Abortion and climate change: What will upcoming decisions mean in the long haul?

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This aerial view shows Glasgow Science Centre, where the World Climate Summit will be held in November. Photo by Shutterstock.

A new Texas law bans abortions at about six weeks, before most women know they’re pregnant. The U.S. Supreme Court has not stopped the law from going into effect. 

“The genius of the new Texas abortion law is that it's built to completely evade judicial review,” says Dahlia Lithwick, legal affairs correspondent for Slate. She adds that no one knows what this means for the future. 

On December 1, the court will consider a 15-week abortion ban in Mississippi. “As compared to this six-week ban in Texas, that looks almost generous, right?” says Lithwick. 

Also happening next month is the World Climate Summit in Glasgow, Scotland. It’s full of uncertainties, according to Umair Irfan, energy and environment reporter for Vox.com. “There are two broad categories of variables. One is what the planet will do, and one is what humanity will do. And figuring out, of course, what humanity will do is often the more difficult task,” he says. 

Irfan discusses five scenarios laid out by the Intergovernmental Panel on Climate Change, a consortium of the world’s top climate scientists. Each scenario is about what will happen if humanity acts a certain way. How much the planet will heat up in the coming centuries will depend on how much people are willing to change. 

The first and hardest to achieve scenario, Irfan says, would be to take the “Green Road.” That means shifting toward clean energy, increasing energy efficiency, drawing down fossil fuels, and lowering resource demands. All countries would work together to achieve a common goal, and by the middle of the century, humanity would zero out its contributions to climate change.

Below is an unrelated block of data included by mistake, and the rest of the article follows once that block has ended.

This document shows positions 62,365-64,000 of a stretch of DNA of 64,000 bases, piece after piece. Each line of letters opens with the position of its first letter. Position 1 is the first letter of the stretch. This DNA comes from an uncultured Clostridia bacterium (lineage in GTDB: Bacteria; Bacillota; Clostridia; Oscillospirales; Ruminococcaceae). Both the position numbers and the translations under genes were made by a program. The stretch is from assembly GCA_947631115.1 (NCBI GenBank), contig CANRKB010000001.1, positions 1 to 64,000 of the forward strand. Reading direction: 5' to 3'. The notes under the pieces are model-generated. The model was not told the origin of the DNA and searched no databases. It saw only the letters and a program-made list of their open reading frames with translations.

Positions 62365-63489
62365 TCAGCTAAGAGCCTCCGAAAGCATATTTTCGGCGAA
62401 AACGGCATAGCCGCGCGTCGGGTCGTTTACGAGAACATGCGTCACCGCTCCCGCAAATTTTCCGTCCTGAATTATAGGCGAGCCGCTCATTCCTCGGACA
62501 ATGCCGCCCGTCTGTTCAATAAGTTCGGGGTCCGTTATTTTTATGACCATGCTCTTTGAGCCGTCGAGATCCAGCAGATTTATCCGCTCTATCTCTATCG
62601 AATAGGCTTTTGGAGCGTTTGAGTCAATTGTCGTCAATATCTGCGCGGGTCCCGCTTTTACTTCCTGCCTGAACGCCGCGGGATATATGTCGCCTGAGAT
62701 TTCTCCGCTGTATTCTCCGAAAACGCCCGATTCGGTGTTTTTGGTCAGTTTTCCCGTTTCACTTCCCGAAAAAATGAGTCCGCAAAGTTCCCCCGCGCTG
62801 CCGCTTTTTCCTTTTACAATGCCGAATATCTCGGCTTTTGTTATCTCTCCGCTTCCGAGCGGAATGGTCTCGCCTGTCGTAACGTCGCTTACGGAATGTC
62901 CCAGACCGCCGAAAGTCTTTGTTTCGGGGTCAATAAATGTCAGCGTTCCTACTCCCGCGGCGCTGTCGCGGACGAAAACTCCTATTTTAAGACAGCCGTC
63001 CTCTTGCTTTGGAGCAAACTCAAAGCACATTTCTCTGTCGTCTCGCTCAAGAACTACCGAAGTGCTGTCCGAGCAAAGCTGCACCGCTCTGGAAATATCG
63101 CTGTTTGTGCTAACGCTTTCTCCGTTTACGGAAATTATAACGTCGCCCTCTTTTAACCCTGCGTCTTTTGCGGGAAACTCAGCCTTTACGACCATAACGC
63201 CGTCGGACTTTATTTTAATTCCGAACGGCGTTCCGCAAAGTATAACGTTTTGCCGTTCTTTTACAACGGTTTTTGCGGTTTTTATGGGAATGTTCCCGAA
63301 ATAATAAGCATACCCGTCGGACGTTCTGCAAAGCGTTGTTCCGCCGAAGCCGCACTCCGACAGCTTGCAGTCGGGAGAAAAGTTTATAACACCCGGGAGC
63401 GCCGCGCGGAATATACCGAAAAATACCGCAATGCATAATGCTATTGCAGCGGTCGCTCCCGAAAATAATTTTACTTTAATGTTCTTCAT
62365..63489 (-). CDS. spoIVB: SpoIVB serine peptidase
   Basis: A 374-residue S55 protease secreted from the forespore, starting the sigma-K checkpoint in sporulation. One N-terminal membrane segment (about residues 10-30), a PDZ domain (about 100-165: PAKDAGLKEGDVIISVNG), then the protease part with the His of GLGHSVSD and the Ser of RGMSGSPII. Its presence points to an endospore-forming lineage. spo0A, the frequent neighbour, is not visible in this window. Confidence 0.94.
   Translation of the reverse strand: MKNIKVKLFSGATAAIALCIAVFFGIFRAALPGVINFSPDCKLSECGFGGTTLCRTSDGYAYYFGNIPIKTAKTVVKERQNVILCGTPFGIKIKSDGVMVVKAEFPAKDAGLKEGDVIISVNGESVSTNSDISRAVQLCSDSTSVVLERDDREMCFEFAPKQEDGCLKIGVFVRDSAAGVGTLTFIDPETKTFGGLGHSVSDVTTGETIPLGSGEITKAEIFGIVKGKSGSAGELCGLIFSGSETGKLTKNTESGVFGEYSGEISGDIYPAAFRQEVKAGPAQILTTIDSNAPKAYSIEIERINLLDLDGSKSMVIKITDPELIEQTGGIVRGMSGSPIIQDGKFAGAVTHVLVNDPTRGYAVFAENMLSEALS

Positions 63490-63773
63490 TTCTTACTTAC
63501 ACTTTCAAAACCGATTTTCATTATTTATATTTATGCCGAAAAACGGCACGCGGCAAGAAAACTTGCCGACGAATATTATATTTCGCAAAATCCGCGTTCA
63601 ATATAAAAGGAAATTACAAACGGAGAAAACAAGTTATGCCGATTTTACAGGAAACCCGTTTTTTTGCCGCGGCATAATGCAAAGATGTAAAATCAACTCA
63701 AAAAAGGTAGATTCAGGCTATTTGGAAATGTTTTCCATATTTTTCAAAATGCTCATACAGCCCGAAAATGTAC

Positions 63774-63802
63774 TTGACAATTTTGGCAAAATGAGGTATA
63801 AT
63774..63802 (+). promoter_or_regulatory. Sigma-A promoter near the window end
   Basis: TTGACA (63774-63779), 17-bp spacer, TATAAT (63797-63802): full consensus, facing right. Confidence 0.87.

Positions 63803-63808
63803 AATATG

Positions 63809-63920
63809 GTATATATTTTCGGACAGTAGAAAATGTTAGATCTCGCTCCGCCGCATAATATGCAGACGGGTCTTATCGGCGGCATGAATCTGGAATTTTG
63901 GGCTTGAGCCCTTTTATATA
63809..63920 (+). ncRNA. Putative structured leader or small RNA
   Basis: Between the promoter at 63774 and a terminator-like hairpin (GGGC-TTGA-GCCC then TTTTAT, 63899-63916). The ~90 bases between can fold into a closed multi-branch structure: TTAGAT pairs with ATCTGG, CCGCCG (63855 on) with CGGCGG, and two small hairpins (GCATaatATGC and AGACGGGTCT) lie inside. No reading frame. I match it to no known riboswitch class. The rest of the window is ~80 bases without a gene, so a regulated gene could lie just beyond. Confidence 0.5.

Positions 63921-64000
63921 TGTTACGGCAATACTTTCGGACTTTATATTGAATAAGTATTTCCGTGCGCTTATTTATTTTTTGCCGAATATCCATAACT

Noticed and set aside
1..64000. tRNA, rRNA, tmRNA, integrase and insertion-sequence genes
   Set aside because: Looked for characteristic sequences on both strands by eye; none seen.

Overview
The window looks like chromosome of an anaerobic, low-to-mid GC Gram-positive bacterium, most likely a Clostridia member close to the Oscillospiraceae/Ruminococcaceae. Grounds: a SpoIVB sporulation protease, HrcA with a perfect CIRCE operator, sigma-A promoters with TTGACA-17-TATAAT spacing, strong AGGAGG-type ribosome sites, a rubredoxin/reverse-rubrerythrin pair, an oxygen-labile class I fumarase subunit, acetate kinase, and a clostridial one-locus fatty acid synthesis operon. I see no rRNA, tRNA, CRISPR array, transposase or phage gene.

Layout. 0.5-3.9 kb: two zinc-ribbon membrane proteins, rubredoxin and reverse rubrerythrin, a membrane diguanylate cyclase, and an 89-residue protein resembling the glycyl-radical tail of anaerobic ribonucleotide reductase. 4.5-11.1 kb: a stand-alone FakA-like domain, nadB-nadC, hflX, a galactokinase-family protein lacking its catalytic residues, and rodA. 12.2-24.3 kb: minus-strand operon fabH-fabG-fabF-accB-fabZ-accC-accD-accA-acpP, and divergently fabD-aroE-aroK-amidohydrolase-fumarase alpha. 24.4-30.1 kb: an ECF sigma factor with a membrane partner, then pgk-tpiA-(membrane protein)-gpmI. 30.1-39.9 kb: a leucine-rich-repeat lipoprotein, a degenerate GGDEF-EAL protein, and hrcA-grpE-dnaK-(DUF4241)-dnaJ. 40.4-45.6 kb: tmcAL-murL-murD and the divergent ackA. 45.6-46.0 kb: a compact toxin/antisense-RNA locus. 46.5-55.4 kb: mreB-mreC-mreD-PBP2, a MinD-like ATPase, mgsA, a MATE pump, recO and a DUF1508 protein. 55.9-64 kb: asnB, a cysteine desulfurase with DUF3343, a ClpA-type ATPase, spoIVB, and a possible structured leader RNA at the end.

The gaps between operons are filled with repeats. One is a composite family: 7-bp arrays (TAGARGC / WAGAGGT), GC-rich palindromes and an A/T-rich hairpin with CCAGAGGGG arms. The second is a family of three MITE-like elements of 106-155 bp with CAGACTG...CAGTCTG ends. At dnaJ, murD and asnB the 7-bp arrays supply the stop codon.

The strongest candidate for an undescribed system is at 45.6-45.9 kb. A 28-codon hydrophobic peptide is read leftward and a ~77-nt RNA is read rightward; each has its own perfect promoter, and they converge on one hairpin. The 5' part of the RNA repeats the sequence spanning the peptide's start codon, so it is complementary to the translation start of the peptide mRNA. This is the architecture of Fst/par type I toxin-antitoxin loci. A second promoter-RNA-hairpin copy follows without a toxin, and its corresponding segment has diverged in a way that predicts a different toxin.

The second scenario is sometimes described as the “middle of the road” scenario. It envisions a slower move towards a common goal, and an economy with net-zero emissions after 2050. The result would be that the earth’s temperature would warm up to between 1.8°C to 2.4°C by 2100.

The third scenario would be the climate change pledges countries have made so far. If every country fulfilled its current existing obligations, their emissions would lead to about 2.7°C warming by 2100.

The fourth scenario envisions a world where solving climate change would become a low international priority — a resurgence in nationalism and a retreat from international cooperation. Although this is the least likely to happen, if it did, by the end of the century, the world will have warmed by roughly 3.6°C and sea levels will have risen catastrophically. 

In the fifth scenario, humanity doesn’t just do nothing about climate change, but continues to make it worse by burning coal, oil, and natural gas, and there’s little effort to mitigate emissions. The planet would see about 4.4°C of warming. Although dire, this is the least plausible of the scenarios. 

All the five scenarios were developed in the wake of the 2015 Paris Climate Agreement, when most countries in the world agreed to limit warming this century to less than 2°C above pre-industrial levels. 

Irfan says the scenarios are “an illustration of  the spectrum of possibilities. … One is not necessarily more likely than the other.” He adds that right now, “we're roughly in the middle of the road.”




Warren Olney


Andrea Brody